The endozepine mystery

Compound unknown. GABA is the main inhibitory neurotransmitter in the Central Nervous System and its effect is mediated through GABA receptors. Benzodiazepines are compounds that reinforce the action of GABA in the brain, which gives them antiepileptic properties. Consequently, benzodiazepines are one of the most common groups of antiepileptic drugs used to interrupt acute epileptic seizures. Interestingly, benzodiazepines have their own binding site on the GABA receptor, suggesting that they might actually mimic the effect of another, yet unknown substance that is present in the brain. The identity of this mysterious substance, the endogenous benzodiazepine or endozepine, has been one the romantic mysteries of neuroscience. Now, a recent paper in Neuron provides strong evidence that products of the DBI gene are the long-sought endozepine. Continue reading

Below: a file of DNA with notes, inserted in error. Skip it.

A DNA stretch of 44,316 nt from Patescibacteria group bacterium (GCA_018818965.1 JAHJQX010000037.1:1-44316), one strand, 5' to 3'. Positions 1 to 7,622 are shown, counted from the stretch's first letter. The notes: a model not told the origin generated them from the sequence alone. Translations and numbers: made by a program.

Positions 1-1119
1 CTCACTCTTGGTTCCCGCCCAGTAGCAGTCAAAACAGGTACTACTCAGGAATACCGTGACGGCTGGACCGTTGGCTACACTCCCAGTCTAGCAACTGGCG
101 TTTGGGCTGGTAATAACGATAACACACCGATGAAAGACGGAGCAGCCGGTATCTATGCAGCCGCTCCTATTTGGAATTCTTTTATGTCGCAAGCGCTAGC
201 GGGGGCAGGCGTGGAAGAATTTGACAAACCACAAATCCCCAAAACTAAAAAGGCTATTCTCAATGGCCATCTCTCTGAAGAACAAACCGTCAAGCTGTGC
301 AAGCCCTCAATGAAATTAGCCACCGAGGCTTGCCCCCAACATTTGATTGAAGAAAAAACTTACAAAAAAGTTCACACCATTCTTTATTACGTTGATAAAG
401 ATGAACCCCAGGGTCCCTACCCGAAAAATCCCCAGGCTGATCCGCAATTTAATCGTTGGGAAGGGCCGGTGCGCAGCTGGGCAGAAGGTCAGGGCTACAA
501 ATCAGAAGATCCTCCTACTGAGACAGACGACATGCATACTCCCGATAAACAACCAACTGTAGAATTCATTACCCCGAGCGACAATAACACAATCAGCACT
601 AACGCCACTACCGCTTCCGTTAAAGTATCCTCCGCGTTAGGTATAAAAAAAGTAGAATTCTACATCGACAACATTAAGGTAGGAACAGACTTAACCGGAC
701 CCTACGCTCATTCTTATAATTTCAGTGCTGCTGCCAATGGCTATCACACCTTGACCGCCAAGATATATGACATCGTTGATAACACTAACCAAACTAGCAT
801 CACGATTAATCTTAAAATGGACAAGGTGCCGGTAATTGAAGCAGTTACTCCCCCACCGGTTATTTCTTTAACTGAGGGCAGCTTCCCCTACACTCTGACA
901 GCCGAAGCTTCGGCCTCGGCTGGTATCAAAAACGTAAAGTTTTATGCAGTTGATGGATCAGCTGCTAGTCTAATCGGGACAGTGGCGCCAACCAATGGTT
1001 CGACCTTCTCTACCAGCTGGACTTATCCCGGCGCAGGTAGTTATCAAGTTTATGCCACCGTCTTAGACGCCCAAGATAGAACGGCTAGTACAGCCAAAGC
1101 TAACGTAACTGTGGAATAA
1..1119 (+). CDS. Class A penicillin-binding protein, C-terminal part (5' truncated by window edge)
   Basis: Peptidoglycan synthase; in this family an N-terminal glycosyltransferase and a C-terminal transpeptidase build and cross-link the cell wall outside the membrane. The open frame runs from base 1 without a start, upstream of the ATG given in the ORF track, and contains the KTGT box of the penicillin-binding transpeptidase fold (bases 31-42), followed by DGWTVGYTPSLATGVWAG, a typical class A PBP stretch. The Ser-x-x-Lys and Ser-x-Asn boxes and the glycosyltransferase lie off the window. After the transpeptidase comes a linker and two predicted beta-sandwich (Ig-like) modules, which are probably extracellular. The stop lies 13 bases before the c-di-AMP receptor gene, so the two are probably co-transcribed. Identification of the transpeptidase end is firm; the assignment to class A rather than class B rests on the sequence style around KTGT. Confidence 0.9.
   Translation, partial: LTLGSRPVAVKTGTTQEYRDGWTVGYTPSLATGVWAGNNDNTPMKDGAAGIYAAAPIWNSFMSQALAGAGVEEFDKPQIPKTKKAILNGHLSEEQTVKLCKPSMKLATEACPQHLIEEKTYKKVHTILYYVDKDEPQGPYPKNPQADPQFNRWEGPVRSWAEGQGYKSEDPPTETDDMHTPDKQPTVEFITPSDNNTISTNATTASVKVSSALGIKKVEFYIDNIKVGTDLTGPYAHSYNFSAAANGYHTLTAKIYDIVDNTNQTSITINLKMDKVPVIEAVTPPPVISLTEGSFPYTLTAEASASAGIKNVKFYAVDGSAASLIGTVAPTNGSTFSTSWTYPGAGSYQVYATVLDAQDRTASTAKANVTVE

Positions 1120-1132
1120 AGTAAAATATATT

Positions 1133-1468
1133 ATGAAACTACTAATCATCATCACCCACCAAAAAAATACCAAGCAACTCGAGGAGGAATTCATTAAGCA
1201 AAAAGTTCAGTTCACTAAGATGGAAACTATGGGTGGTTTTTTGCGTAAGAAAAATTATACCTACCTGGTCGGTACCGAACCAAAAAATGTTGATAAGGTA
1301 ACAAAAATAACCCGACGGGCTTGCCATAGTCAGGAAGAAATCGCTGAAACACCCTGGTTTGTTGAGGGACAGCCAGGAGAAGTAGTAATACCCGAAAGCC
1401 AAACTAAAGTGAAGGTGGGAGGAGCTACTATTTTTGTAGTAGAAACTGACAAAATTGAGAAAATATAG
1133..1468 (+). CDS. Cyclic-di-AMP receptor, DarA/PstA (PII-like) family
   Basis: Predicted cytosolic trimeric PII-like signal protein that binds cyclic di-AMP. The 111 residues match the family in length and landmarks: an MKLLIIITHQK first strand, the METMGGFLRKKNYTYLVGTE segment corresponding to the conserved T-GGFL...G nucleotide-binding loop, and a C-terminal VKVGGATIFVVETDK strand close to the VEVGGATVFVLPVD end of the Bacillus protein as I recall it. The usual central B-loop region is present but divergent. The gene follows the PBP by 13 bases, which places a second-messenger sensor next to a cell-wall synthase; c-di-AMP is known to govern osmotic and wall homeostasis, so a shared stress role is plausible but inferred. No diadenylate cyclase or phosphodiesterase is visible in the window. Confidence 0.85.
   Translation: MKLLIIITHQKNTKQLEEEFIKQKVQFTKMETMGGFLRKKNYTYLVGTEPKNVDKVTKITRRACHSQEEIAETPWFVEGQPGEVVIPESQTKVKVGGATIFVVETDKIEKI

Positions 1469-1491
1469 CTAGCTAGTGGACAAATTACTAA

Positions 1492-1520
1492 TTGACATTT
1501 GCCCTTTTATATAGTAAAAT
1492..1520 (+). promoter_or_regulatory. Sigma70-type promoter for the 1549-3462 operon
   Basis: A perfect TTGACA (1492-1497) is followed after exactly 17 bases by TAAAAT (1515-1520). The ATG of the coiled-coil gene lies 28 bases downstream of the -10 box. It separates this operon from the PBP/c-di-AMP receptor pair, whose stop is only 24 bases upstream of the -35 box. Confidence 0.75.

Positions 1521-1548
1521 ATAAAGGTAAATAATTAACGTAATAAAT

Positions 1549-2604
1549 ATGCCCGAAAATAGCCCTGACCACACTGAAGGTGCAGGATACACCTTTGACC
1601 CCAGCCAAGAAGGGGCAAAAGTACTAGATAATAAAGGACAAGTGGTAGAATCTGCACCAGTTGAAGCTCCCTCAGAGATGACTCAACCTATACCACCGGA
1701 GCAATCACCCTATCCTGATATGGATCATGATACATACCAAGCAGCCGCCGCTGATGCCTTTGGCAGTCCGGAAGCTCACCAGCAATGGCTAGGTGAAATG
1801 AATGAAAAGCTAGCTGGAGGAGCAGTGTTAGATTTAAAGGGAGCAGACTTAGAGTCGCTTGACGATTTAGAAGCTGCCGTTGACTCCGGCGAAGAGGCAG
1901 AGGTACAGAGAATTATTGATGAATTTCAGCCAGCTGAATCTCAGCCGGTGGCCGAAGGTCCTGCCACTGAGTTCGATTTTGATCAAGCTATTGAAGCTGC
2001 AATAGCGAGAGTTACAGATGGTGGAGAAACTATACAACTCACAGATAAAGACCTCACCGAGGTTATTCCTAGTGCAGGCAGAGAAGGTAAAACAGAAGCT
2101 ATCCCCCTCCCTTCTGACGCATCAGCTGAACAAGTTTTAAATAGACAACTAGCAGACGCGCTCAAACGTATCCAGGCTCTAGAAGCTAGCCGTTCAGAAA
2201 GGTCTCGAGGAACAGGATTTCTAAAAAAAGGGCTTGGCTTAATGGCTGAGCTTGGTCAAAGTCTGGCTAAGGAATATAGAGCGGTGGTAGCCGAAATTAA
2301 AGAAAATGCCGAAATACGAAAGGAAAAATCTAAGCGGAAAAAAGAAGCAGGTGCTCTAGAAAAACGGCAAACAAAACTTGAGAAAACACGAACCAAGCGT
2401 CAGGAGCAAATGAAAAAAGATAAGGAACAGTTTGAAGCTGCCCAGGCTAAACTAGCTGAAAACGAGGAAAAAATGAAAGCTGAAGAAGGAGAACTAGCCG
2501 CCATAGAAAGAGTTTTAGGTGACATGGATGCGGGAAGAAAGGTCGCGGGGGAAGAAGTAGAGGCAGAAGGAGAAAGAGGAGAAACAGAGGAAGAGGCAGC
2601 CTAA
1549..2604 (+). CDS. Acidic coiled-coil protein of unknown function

NRXN1 deletions and the double hit hypothesis of idiopathic epilepsy

Old friends. Structural genomic variants or Copy Number Variations (CNVs) play an important role in many neurodevelopmental disorders including epilepsy, autism, schizophrenia and intellectual disability. Many of the CNVs representing genetic risk factors overlap between these diseases. Now, a recent study in Epilepsia reports on the exon-disrupting deletions in NRXN1 as genetic risk factors for Idiopathic Generalised Epilepsy. NRNX1 deletions were previously reported in several other neurodevelopmental disorders. However, there is an interesting and unanticipated twist to the story. Continue reading